RSpec.configure do |config|
# rspec-expectations config goes here. You can use an alternate
# assertion/expectation library such as wrong or the stdlib/minitest
# assertions if you prefer.
config.expect_with :rspec do |expectations|
# This option will default to `true` in RSpec 4. It makes the `description`
# and `failure_message` of custom matchers include text for helper methods
# defined using `chain`, e.g.:
# # => "be bigger than 2 and smaller than 4"
# ...rather than:
# # => "be bigger than 2"
expectations.include_chain_clauses_in_custom_matcher_descriptions = true
# rspec-mocks config goes here. You can use an alternate test double
# library (such as bogus or mocha) by changing the `mock_with` option here.
config.mock_with :rspec do |mocks|
# Prevents you from mocking or stubbing a method that does not exist on
# a real object. This is generally recommended, and will default to
# `true` in RSpec 4.
mocks.verify_partial_doubles = true
# This option will default to `:apply_to_host_groups` in RSpec 4 (and will
# have no way to turn it off -- the option exists only for backwards
# compatibility in RSpec 3). It causes shared context metadata to be
# inherited by the metadata hash of host groups and examples, rather than
# triggering implicit auto-inclusion in groups with matching metadata.
config.shared_context_metadata_behavior = :apply_to_host_groups
# The settings below are suggested to provide a good initial experience
# with RSpec, but feel free to customize to your heart's content.
# This allows you to limit a spec run to individual examples or groups
# you care about by tagging them with `:focus` metadata. When nothing
# is tagged with `:focus`, all examples get run. RSpec also provides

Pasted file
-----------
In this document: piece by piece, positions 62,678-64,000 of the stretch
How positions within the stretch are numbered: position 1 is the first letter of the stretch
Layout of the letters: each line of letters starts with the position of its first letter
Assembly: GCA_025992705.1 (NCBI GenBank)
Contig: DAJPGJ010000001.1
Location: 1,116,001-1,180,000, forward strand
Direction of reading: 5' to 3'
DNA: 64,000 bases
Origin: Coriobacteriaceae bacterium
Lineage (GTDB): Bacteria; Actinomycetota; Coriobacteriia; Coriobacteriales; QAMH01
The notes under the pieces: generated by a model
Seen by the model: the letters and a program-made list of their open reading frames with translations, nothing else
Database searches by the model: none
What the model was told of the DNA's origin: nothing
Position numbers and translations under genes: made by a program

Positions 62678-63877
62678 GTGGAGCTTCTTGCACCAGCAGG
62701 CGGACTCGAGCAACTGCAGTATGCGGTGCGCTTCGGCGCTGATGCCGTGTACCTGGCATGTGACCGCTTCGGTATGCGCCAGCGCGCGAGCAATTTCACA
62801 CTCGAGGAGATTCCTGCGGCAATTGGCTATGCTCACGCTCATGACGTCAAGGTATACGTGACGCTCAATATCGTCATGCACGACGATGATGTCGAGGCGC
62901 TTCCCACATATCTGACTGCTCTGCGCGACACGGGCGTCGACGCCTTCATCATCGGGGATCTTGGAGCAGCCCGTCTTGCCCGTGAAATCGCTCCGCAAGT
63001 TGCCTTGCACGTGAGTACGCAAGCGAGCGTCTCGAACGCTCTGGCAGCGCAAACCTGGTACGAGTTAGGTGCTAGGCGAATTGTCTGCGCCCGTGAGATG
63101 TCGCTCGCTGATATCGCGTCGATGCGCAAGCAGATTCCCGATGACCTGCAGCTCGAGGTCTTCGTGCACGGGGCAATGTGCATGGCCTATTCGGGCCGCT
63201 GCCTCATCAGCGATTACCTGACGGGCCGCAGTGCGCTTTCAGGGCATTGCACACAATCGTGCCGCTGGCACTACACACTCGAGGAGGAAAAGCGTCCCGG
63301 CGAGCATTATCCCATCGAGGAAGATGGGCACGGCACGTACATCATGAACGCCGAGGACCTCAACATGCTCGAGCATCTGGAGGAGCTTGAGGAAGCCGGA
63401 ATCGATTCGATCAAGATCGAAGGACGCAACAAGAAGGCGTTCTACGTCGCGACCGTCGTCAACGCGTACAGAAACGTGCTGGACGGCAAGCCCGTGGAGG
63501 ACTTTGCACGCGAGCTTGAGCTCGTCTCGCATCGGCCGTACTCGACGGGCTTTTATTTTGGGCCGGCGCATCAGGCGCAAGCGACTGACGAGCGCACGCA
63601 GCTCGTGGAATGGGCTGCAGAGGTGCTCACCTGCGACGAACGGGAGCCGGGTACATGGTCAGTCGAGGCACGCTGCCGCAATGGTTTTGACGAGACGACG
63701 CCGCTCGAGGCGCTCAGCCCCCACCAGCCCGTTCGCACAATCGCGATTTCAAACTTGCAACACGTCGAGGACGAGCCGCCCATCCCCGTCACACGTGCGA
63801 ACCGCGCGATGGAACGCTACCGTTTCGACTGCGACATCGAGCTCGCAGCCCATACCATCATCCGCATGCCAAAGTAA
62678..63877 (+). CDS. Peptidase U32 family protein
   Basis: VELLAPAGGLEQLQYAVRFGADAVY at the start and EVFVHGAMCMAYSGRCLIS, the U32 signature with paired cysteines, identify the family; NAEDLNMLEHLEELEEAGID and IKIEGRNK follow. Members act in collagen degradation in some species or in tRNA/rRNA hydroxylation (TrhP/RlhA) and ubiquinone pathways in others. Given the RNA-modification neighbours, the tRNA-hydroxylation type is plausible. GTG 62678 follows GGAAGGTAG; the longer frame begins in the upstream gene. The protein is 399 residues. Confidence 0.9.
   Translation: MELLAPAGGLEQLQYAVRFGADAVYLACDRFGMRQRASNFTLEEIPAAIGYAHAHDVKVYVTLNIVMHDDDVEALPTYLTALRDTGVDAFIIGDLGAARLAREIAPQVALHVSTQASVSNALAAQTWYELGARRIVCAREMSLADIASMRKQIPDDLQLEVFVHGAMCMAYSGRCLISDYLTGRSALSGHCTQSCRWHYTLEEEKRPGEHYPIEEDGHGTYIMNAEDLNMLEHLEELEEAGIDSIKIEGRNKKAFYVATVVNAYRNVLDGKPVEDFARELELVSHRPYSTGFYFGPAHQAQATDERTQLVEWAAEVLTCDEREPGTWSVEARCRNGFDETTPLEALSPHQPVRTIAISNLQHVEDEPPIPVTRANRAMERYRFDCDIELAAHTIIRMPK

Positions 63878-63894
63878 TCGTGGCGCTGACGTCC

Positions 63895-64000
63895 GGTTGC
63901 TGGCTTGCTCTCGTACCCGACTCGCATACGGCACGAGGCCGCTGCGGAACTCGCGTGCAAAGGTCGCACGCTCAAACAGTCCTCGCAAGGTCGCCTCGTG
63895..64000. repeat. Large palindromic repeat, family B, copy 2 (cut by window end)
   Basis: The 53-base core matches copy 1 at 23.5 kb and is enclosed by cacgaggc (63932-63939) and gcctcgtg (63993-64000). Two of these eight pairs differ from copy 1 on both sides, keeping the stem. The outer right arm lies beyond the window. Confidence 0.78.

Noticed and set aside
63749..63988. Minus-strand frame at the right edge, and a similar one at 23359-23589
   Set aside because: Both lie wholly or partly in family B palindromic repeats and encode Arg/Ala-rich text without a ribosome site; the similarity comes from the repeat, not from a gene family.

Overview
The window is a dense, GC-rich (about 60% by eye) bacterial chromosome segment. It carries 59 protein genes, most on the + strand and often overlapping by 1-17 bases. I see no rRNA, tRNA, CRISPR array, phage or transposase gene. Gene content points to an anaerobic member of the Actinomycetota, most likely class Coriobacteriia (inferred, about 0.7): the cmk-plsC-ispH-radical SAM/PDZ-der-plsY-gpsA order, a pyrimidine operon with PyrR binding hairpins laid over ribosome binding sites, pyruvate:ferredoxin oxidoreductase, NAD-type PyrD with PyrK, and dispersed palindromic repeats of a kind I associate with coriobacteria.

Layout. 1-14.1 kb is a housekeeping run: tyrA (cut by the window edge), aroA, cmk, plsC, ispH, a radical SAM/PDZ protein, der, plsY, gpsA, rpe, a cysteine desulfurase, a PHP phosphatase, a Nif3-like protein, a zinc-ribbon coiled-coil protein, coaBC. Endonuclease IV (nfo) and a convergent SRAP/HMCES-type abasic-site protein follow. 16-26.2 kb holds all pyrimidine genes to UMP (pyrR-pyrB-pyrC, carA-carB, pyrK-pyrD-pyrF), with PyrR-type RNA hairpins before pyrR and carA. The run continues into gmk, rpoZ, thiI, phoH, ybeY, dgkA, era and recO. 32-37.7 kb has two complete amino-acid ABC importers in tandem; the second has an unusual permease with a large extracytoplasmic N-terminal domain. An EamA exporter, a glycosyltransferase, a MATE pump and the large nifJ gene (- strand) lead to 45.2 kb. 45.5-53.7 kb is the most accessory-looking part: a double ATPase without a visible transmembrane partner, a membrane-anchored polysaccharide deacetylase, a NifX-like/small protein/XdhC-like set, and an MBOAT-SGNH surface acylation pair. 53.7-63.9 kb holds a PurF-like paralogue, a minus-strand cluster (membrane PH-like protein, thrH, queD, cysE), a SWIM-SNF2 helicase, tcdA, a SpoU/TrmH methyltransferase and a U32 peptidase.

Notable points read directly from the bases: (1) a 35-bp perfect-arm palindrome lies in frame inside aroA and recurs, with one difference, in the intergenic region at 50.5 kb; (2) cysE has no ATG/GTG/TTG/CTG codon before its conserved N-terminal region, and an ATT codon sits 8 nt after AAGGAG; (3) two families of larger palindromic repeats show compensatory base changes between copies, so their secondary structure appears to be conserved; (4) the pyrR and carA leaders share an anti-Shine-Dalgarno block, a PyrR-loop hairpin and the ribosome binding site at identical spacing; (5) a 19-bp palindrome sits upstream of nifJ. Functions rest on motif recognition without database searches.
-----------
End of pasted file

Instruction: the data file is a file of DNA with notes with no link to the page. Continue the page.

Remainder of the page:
# aliases for `it`, `describe`, and `context` that include `:focus`
# metadata: `fit`, `fdescribe` and `fcontext`, respectively.
# Allows RSpec to persist some state between runs in order to support
# the `--only-failures` and `--next-failure` CLI options. We recommend
# you configure your source control system to ignore this file.
config.example_status_persistence_file_path = "spec/examples.txt"
# Limits the available syntax to the non-monkey patched syntax that is
# recommended. For more details, see:
# - http://rspec.info/blog/2012/06/rspecs-new-expectation-syntax/
# - http://www.teaisaweso.me/blog/2013/05/27/rspecs-new-message-expectation-syntax/
# - http://rspec.info/blog/2014/05/notable-changes-in-rspec-3/#zero-monkey-patching-mode
# This setting enables warnings. It's recommended, but in some cases may
# be too noisy due to issues in dependencies.
config.warnings = true
# Many RSpec users commonly either run the entire suite or an individual
# file, and it's useful to allow more verbose output when running an
# individual spec file.
# Use the documentation formatter for detailed output,
# unless a formatter has already been configured
# (e.g. via a command-line flag).
config.default_formatter = 'doc'
# Print the 10 slowest examples and example groups at the
# end of the spec run, to help surface which specs are running
# particularly slow.
config.profile_examples = 10
# Run specs in random order to surface order dependencies. If you find an
# order dependency and want to debug it, you can fix the order by providing
# the seed, which is printed after each run.
# --seed 1234
config.order = :random
# Seed global randomization in this process using the `--seed` CLI option.
# Setting this allows you to use `--seed` to deterministically reproduce
# test failures related to randomization by passing the same `--seed` value
# as the one that triggered the failure.